by Cade Thomas
Muscle size, proportion, balance, symmetry, definition, balance, structure, shape. These are the words that most bodybuilders would (in previous generations) use when explaining the qualities that make great champion in this very subjective sport of ours. Over the years we have seen certain judging criteria take a back seat and a greater emphasis be placed on other elements that make a bodybuilder stand out among his peers, but one aspect that has skyrocketed to become the utmost measuring stick for how someone will place in a contest (especially in the amateur ranks) is conditioning. While being “in condition” used to mean being ripped enough to show a high level of muscle definition, an absence of water under the skin and also a full and healthy look to the muscle, it has now pretty much come down to being devoid of anything resembling a morsel of adipose tissue or h2o at any cost.
There is no argument that reaching what is considered peak conditioning in today’s competitive bodybuilding world is a grueling process. The amount of suffering that goes along with running on fumes and torturing yourself with cardio and weight training while your body has zero energy stores left hanging on it’s body is a true test of the grit and determination of any human. While some people definitely achieve a lean physique with less effort than people who naturally reside on the husky side, no one feels good one week out from a competition; it’s common to hear that if you feel good in those final weeks, you are probably out of shape (or straight up fat, as us bodybuilders will refer to anyone who doesn’t look like a piece of beef jerky). This degree of difficulty has added the “blue collar” factor to go along with a truly ripped physique that is hard to not respect, as it can directly show a mans will power and perseverance (although sometimes NOT being in condition is due to a lack of knowledge as opposed to lack of effort). There are a few side effects of this shift towards the ultra ripped physique, and I don’t necessarily mean the physical ones.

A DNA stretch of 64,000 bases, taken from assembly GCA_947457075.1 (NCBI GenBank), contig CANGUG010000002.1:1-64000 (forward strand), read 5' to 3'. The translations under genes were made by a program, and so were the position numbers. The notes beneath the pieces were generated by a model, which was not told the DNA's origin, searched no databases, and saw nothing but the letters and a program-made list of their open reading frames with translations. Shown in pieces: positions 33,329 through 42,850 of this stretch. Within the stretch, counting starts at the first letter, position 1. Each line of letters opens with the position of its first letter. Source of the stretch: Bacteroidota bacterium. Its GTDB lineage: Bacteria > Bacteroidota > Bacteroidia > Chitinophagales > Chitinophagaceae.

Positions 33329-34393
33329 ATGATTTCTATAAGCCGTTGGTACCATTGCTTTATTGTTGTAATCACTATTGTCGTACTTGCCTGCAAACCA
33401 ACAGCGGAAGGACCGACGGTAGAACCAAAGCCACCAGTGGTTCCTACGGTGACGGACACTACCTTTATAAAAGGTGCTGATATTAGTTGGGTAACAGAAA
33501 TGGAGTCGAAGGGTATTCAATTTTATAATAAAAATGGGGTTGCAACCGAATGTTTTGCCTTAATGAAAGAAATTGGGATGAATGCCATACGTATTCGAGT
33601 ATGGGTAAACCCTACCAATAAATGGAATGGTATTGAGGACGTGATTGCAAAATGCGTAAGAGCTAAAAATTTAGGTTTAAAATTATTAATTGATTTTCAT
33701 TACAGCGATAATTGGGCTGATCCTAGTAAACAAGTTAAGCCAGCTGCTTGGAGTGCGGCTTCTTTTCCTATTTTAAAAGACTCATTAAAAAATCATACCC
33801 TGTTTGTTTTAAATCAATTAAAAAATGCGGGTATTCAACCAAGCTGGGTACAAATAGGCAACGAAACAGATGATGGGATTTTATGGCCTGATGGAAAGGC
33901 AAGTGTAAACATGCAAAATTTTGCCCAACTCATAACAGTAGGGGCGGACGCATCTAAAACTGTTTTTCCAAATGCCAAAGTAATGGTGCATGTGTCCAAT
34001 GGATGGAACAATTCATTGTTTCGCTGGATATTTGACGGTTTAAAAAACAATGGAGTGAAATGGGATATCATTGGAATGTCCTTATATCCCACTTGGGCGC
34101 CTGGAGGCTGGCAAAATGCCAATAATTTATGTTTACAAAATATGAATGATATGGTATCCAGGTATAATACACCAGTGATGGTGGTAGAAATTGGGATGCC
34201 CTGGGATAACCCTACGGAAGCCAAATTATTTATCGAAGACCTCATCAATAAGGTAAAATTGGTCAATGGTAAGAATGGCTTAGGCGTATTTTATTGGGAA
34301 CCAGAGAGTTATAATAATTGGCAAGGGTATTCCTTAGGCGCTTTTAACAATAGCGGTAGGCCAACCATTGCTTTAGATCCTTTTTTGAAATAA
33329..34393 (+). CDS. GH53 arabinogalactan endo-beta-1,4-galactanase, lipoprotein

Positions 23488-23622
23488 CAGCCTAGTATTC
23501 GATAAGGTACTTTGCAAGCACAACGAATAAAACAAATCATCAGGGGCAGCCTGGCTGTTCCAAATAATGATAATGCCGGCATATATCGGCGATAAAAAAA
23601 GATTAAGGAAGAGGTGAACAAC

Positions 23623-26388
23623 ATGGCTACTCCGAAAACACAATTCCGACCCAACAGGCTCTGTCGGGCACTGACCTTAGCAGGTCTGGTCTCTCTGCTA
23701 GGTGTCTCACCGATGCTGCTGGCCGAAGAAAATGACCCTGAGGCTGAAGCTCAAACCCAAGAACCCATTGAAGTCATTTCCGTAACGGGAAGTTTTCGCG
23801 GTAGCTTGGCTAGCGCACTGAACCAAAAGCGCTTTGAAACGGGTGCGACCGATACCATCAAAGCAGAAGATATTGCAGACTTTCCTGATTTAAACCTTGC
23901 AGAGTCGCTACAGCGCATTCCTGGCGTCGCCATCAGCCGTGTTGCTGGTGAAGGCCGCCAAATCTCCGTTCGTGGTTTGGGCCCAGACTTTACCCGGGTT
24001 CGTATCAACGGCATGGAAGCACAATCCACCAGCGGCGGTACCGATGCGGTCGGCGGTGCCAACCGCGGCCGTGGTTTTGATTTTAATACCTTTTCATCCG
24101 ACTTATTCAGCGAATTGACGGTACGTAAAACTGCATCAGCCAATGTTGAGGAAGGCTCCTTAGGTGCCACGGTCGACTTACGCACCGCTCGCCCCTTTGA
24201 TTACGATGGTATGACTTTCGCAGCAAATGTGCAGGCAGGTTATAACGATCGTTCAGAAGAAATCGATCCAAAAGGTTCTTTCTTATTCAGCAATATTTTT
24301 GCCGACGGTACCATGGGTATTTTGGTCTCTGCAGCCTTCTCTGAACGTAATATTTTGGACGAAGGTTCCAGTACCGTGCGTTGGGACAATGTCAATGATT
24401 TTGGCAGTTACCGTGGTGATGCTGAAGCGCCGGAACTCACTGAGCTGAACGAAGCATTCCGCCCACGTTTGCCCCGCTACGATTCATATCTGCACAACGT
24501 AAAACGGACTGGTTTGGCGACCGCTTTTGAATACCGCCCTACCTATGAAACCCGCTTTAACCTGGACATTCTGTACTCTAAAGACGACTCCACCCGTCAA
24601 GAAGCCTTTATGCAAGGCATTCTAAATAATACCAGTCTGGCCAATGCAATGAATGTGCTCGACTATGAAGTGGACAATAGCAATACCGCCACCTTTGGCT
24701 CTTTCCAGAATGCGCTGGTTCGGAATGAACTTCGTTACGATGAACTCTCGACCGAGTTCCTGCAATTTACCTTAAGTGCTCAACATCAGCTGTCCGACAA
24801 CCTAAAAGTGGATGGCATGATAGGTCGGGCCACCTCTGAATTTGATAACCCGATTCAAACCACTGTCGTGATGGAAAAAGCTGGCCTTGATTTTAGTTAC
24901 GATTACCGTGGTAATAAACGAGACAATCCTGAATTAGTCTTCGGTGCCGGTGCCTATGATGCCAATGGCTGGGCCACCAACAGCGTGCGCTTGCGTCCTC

Many times these days, we will see a competitor who has all the tools that make a physique impressive slip a few spots and be beaten out by genetically inferior talent who happens to be better conditioned. For me this is a grey area, and I can certainly see both sides of the coin. On one hand, it seems wrong to reward someone who clearly could have “suffered” a little harder to achieve the look that is now expected. This seems to be a mindset especially common with the average bodybuilder who feels he has little to relate to when it comes to the genetically elite athlete with perfect muscle bellies and structure. It’s natural for us humans to overstate the importance of things we are capable of achieving and downplay the important of areas we are simply not blessed. It’s our self defense mechanism for leveling the playing field. Why should someone place highly in competition just because they were born a certain way, when clearly there were others who outworked them?